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Mitochondrial Electron Transport: The Random Collision Model

  • Charles R. Hackenbrock
  • Sharmila Shaila Gupte
  • Brad Chazotte

Summary

Data are presented which represent the experimental basis for the random collision model of mitochondrial electron transport. The random collision model rejects the notion that permanent assemblies or transient aggregates of redox components are necessary to account for the sequence or rate of electron transport in the inner membrane. The five fundamental postulates upon which the random collision model is founded are presented: (1) All redox components are independent lateral diffusants; (2) Cytochrome c diffuses primarily in three dimensions; (3) Electron transport is a diffusion-coupled kinetic process; (4) Electron transport is a multicollisional, obstructed, long-range diffusional process; (5) The rates of diffusion of the redox components have a direct influence on the overall kinetic process of electron transport and can be rate limiting, as in diffusion control. The experimental results obtained in testing each of the five postulates of the random collision model are presented. It is concluded that mitochondrial electron transport is a diffusion-based random collision process and that diffusion has an integral and controlling effect on electron transport.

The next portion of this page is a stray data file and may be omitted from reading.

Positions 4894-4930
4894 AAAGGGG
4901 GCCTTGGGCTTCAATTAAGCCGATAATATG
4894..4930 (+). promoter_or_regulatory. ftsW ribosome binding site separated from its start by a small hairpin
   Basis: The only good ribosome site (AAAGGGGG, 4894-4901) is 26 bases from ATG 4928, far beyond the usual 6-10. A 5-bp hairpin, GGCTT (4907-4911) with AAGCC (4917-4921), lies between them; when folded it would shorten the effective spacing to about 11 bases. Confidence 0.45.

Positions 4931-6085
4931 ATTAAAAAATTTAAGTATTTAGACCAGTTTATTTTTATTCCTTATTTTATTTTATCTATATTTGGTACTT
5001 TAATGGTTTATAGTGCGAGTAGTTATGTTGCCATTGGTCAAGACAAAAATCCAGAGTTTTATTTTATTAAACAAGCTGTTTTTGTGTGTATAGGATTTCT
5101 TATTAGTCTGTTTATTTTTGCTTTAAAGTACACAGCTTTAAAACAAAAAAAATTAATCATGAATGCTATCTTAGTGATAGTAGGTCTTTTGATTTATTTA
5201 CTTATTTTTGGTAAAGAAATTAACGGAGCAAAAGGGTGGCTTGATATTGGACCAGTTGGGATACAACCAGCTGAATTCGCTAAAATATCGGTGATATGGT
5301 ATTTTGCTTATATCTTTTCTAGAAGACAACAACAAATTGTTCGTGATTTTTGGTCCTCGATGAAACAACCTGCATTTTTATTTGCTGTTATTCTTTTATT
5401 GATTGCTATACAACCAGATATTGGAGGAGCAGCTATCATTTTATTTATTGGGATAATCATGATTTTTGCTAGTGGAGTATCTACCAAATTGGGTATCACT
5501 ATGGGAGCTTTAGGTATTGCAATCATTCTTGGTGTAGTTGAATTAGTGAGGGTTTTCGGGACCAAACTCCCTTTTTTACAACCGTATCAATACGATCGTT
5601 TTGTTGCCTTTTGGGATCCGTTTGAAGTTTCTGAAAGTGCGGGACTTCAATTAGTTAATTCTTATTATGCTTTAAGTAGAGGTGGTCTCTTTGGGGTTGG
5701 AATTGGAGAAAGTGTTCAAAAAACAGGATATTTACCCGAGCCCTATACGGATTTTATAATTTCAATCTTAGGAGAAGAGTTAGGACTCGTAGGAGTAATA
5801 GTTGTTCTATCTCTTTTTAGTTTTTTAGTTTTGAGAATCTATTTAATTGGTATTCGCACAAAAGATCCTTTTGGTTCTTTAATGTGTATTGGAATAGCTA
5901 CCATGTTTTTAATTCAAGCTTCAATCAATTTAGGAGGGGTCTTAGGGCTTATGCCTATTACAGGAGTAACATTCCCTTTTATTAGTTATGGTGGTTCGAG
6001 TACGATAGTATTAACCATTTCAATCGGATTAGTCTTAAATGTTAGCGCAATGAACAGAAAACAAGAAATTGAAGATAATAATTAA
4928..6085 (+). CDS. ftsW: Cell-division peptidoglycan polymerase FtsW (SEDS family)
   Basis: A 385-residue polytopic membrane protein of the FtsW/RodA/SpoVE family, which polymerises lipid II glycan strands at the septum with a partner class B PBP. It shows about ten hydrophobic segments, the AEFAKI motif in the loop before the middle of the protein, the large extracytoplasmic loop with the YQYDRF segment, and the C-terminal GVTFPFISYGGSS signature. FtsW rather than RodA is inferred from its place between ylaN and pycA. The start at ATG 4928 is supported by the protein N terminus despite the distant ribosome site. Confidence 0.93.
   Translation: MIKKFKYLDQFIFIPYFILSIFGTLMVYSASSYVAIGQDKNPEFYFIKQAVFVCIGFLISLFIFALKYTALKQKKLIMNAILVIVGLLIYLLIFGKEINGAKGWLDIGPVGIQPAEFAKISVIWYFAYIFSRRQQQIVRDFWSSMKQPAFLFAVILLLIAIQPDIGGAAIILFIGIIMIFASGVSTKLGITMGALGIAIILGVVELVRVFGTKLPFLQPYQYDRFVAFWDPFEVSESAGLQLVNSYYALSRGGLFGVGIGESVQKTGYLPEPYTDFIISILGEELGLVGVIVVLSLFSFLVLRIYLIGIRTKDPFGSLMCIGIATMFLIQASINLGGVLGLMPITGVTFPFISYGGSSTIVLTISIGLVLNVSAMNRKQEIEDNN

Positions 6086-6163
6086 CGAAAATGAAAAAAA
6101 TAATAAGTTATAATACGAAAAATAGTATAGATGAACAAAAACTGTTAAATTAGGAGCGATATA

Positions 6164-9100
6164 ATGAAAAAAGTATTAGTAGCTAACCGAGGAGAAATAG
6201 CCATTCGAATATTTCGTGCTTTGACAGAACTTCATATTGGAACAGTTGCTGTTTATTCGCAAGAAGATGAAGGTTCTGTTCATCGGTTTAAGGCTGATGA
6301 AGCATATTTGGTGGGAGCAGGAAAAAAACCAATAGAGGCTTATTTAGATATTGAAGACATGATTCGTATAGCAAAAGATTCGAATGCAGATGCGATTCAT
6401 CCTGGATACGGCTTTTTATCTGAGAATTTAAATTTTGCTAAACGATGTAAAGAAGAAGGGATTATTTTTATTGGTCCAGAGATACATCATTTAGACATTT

Keywords

Ionic Strength Electron Transport Collision Frequency Fluorescence Recovery Redox Partner 
These keywords were added by machine and not by the authors. This process is experimental and the keywords may be updated as the learning algorithm improves.

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Copyright information

© Plenum Press, New York 1987

Authors and Affiliations

  • Charles R. Hackenbrock
    • 1
  • Sharmila Shaila Gupte
    • 1
  • Brad Chazotte
    • 1
  1. 1.Laboratories for Cell Biology Department of Anatomy, School of MedicineThe University of North Carolina at Chapel HillChapel HillUSA

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